Share this article to raise awareness about this little-appreciated, but much-needed resource.


3 Sep 2018 - UNESCO partners with the European Union to invest in creativity for development

Within the framework of its “Investing in Culture and Creativity” Programme, the European Union will partner with UNESCO to support new activities in the areas of cultural heritage and creative industries. The partnership starts with two programme activities: the promotion of Silk Roads Cultural Heritage Corridors in Afghanistan, Central Asia and Iran; and the creation of new regulatory environments for the cultural and creative industries in developing countries.

The new agreements (5 million euros) signed with the European Union will be implemented as of October 2018 over a three-year period.

The first project is designed within the framework of the European Year of Cultural Heritage and will integrate the safeguarding of tangible and intangible cultural heritage into development plans, policies and capacity-building programmes along the Silk Roads heritage corridors in Afghanistan, Central Asia and Iran (3.4 million euros). It will also support sustainable local economic development through tourism-related initiatives by improving communication strategies and promoting the conservation of the routes’ natural and cultural heritage such as the caravanserais, the traditional roadside inns for travellers along the Silk Roads. One of the outcomes of the project will be a joint exhibit to promote the common heritage of the Silk Roads.

The second project will support the design and implementation of regulatory frameworks for cultural and creative industries in developing countries (1.5 million euros). Areas of intervention will be determined by countries themselves, through an “on‐demand” open‐ended call for technical assistance. Up to ten developing countries that have ratified the 2005 Convention on the Protection and Promotion of the Diversity of Cultural Expressions will benefit from the programme.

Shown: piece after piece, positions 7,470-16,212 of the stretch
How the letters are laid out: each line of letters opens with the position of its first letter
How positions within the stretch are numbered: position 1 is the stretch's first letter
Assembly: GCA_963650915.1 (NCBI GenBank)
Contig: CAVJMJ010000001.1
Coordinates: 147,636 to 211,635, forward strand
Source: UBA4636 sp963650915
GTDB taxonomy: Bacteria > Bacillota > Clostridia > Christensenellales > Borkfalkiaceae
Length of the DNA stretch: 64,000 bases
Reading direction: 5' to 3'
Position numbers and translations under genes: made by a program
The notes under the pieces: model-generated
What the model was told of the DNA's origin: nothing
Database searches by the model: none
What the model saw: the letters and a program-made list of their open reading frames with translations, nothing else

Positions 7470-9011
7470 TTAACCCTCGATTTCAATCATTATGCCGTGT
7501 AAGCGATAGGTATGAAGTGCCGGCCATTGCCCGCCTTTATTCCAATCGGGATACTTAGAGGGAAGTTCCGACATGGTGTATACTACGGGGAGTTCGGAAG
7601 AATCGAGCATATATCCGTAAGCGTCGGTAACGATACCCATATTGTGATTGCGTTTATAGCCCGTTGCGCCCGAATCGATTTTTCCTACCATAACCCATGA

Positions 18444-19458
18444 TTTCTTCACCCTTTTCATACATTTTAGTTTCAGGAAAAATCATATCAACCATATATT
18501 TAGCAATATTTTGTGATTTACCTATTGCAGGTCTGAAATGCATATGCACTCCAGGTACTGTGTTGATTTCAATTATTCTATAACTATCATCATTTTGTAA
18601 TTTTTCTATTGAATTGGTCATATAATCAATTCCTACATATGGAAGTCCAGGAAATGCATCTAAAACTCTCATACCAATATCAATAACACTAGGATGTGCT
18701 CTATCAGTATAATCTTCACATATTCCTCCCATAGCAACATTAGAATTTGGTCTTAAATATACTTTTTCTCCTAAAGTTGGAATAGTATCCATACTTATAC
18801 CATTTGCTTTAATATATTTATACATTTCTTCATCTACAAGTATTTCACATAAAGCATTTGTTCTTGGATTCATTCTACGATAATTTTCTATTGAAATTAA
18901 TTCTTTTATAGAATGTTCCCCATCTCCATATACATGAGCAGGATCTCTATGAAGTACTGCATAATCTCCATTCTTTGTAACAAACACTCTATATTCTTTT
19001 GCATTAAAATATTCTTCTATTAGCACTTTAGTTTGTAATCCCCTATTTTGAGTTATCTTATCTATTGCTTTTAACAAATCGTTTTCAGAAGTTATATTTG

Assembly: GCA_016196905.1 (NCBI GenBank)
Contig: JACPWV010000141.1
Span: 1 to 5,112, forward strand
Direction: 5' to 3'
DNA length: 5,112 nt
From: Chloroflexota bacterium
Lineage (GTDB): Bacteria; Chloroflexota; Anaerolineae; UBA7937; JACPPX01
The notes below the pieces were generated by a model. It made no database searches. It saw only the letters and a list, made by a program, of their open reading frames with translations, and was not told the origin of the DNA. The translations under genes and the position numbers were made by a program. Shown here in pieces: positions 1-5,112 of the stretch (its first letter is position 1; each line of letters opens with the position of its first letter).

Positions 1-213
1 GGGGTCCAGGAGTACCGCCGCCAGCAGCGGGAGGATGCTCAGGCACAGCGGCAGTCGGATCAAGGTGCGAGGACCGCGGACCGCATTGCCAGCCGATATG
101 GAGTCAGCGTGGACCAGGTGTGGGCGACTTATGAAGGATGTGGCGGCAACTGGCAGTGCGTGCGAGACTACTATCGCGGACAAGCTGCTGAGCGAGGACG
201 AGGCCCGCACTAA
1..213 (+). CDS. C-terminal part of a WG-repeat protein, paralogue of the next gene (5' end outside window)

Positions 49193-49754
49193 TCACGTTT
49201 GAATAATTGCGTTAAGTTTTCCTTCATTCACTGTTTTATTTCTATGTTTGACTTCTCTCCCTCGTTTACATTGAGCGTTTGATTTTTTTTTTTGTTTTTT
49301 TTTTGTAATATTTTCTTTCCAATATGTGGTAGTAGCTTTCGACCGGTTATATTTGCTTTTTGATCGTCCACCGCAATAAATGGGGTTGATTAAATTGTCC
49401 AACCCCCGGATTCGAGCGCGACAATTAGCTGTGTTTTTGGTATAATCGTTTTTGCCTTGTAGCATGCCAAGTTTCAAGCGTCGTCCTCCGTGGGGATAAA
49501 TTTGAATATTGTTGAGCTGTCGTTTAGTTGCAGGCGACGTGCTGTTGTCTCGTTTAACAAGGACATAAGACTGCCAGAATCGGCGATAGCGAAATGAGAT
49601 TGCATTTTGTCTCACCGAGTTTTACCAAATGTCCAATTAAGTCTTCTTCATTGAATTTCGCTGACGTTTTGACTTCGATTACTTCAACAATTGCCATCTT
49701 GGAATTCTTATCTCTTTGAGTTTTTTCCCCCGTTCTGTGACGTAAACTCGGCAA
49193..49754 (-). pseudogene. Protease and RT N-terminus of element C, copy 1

Technical assistance will be provided through the renewed EU-UNESCO Expert Facility and local experts, supporting long-term cultural policy formulation, development and implementation in the creative sectors (film, television and radio, music, publishing, visual arts, digital arts, etc..). . Partnerships and peer-to-peer learning opportunities between Global South countries facing similar policy challenges will be developed to enhance policy advice and exchange of best practices at bilateral or regional level.

Ahead of UNESCO’s first Partners Forum (11 and 12 September 2018), Stefano Manservisi, Director-General for International Cooperation and Development at the European Commission, said:  “Our partnership with UNESCO and the new agreements reflect the EU’s strategic focus on culture and heritage. We have outlined principles for cultural cooperation in the European Consensus on Development. Our aim is to highlight the importance of culture and heritage, for the world, for life, for people, also to create conditions for sustainable jobs and growth. #noculturenofuture! #pasdefutursansculture!”.

Ernesto Ottone, UNESCO’s Assistant Director-General for Culture, echoed these sentiments, declaring “UNESCO is extremely pleased with its longstanding strategic partnership with the European Union, an active Party to the 2005 Convention. With these new initiatives, we will continue our efforts to build on the power of culture for sustainable development. We have seen that culture is not only a driver of economic growth, but also of social transformation, empowering women and youth in particular. Realizing the full potential of sustainable tourism and creative industries will require stronger cultural governance and better policies. That is what UNESCO and the EU are striving for with this partnership.”

Stefano Manservisi will be at UNESCO Headquarters on 11 September to discuss new avenues for UNESCO and EU cooperation on the occasion of UNESCO’s Partners Forum.